Then it was time for me to head up to the Oracle Academy sessions. UKOUG and Oracle Academy put on a program for students and Brendan Tierney and I agreed to help out and each do a short talk for them. Some of the students got “lost” in the conference (or at the German market), and of the ones that did turn up I recognised all of them from either the BCU talks I’ve done recently, or the UKOUG NextGen session I did in 2014. πŸ™‚

From there it was off to lunch, then I had a two hour Oracle ACE Director briefing. It was a mix of public and NDA stuff, so I’m not going to say anything about it (or the Oracle Games Console #OGC) for fear of getting disappeared…

That pretty much wrapped up the conference. I popped into Starbucks to chat to Mia, Debra and Fiona, then it was a bus home and that was that.

Cheers

Tim…

UKOUG Tech17 : Tuesday

Tuesday was a work day for me, so I was in work until the late afternoon, then left for the conference to do my APEX session. A little while later I was sitting in traffic thinking, “I’m not going to make it!” The traffic opened, I got a parking spot really quickly and I made it with 3 minutes to spare… πŸ™‚

The session was based around API first development for APEX. I was quite nervous about doing a talk in the APEX stream, because I have a long history of being bad at APEX and I know some of the things I say contradict the way some APEX developers like to work. The session was based around a number of things already on my website, but I might put them together to put out an article that aligns with this session, even if it just ends up as a glorified links page. I enjoyed giving the session and I spoke to a few people after it and got some nice feedback. Remember, it’s all just my opinion, not the law. πŸ™‚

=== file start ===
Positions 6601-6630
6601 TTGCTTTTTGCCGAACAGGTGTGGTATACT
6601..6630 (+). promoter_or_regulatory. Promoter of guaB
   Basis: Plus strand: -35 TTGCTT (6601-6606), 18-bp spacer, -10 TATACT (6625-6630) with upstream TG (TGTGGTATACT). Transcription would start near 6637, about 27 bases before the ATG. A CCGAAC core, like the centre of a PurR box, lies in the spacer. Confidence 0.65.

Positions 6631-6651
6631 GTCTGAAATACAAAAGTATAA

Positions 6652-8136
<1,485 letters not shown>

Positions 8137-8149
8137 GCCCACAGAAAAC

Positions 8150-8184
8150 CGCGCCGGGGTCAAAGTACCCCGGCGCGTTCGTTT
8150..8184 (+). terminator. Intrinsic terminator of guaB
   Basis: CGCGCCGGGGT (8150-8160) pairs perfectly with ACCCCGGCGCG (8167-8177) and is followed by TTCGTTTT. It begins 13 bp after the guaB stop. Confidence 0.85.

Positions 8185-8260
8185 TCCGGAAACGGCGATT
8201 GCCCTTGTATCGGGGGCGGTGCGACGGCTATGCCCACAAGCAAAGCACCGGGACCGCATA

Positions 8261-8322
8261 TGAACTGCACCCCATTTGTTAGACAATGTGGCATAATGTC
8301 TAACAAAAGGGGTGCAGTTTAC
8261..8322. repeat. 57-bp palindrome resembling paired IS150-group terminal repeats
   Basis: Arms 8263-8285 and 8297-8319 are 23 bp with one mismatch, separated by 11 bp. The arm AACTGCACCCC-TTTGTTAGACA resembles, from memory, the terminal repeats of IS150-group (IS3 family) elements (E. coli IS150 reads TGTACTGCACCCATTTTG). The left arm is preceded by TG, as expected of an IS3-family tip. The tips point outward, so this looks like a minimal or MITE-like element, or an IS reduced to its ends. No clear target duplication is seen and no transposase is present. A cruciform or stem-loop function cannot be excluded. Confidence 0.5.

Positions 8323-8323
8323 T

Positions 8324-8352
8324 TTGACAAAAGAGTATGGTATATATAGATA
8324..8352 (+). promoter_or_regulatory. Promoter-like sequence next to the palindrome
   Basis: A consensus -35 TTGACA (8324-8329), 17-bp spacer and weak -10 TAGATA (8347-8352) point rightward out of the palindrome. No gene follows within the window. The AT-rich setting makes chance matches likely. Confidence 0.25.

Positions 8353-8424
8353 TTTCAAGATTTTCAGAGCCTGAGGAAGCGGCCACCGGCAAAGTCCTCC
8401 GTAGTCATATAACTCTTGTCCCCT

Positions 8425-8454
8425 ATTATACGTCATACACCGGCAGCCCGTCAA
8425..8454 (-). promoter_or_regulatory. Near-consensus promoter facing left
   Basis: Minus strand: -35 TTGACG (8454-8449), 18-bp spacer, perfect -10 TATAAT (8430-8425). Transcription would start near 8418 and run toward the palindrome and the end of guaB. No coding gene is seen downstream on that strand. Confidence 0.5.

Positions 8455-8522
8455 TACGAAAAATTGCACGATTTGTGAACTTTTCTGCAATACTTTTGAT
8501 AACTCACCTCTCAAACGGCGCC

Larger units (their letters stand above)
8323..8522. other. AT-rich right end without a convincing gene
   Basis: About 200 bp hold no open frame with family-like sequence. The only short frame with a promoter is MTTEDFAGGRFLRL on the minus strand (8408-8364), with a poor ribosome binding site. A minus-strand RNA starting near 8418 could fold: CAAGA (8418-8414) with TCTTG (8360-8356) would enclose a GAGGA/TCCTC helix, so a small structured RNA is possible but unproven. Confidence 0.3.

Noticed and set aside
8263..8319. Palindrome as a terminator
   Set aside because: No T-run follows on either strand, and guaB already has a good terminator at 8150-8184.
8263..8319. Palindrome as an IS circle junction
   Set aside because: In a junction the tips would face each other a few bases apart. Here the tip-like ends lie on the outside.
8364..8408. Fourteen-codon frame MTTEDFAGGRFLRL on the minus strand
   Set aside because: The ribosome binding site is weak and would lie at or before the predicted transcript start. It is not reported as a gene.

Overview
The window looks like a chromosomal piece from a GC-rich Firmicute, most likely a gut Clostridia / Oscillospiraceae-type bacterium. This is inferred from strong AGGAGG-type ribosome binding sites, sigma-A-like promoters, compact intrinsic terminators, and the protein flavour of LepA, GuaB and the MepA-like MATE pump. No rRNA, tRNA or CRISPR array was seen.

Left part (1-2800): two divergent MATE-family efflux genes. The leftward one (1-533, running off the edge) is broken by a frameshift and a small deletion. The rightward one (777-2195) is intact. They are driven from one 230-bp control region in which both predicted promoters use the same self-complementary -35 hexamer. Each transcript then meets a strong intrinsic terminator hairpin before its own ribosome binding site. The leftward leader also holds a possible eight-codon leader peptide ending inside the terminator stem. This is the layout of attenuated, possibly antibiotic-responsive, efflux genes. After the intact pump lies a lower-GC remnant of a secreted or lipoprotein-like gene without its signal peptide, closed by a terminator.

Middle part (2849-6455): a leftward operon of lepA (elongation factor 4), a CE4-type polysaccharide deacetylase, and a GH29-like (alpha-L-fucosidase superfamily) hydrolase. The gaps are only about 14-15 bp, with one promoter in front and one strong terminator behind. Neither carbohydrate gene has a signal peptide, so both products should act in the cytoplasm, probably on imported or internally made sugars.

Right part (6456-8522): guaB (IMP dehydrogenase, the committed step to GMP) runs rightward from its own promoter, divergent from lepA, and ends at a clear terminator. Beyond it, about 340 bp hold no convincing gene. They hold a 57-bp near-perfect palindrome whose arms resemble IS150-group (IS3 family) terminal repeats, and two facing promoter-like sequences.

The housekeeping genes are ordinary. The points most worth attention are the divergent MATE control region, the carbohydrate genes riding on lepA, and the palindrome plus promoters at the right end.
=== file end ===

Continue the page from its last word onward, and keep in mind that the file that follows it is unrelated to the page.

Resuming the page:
After the session I spent some time speaking to Gert Poel. He had done a session in the APEX track the day before, which had a lot of crossover with mine. Great minds think alike. πŸ™‚ Then it was coffee, more talking, and the evening bash. Not surprisingly I spent a lot of time chatting to people, eating some food and had a couple of sneaky diet cokes. At about 22:00 I drove home and crashed for the night.

So Tuesday was a short day from a conference perspective for me, but I got to chat to a lot of people, which is the best bit about any conference. πŸ™‚

Cheers

Tim…

UKOUG Tech17 : Monday

I couldn’t face the traffic, so I walked to the station and got the train into town. I got to the event in time for the first sessions, but got waylaid meeting people, so the first session for me was the morning keynote, where I got my 30 seconds of fame as they announced the speaker awards.